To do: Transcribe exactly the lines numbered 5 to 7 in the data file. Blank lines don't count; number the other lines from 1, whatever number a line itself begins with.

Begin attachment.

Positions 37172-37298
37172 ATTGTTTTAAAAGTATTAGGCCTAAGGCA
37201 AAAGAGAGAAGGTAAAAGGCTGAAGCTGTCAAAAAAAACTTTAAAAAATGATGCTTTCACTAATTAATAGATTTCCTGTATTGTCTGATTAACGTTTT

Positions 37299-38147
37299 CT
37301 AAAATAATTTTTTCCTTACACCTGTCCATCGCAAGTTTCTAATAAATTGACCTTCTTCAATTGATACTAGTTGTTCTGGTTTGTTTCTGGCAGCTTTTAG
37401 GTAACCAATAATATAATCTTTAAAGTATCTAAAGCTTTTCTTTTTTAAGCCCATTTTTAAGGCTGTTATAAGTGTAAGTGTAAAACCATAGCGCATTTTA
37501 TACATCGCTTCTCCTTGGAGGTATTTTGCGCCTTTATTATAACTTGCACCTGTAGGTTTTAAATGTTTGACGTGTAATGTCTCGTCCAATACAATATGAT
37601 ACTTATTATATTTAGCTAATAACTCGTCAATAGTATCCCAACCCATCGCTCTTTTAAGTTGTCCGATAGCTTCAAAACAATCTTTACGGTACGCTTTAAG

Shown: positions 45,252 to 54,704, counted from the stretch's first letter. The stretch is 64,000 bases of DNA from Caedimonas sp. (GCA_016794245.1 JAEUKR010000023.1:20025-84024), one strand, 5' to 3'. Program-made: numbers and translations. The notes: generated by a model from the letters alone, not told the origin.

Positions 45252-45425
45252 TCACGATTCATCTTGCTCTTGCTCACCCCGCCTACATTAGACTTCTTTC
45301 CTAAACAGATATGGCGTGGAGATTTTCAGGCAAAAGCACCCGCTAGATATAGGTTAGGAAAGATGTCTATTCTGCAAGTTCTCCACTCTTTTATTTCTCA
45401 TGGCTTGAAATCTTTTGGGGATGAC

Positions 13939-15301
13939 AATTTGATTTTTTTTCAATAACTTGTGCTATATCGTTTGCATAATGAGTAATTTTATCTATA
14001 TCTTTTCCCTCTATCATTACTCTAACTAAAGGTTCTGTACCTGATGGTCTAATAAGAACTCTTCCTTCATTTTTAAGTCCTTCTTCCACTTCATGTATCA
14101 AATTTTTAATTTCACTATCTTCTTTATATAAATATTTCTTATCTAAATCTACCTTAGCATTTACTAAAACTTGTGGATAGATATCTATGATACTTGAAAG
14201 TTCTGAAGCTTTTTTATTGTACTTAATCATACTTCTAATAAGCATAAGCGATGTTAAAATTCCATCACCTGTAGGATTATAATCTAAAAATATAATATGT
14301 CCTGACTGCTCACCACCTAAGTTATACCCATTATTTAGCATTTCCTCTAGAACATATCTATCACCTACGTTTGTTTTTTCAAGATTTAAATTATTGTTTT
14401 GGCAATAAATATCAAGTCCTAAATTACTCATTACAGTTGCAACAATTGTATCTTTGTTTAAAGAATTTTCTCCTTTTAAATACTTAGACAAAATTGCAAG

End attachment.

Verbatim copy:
37299 CT
37301 AAAATAATTTTTTCCTTACACCTGTCCATCGCAAGTTTCTAATAAATTGACCTTCTTCAATTGATACTAGTTGTTCTGGTTTGTTTCTGGCAGCTTTTAG
37401 GTAACCAATAATATAATCTTTAAAGTATCTAAAGCTTTTCTTTTTTAAGCCCATTTTTAAGGCTGTTATAAGTGTAAGTGTAAAACCATAGCGCATTTTA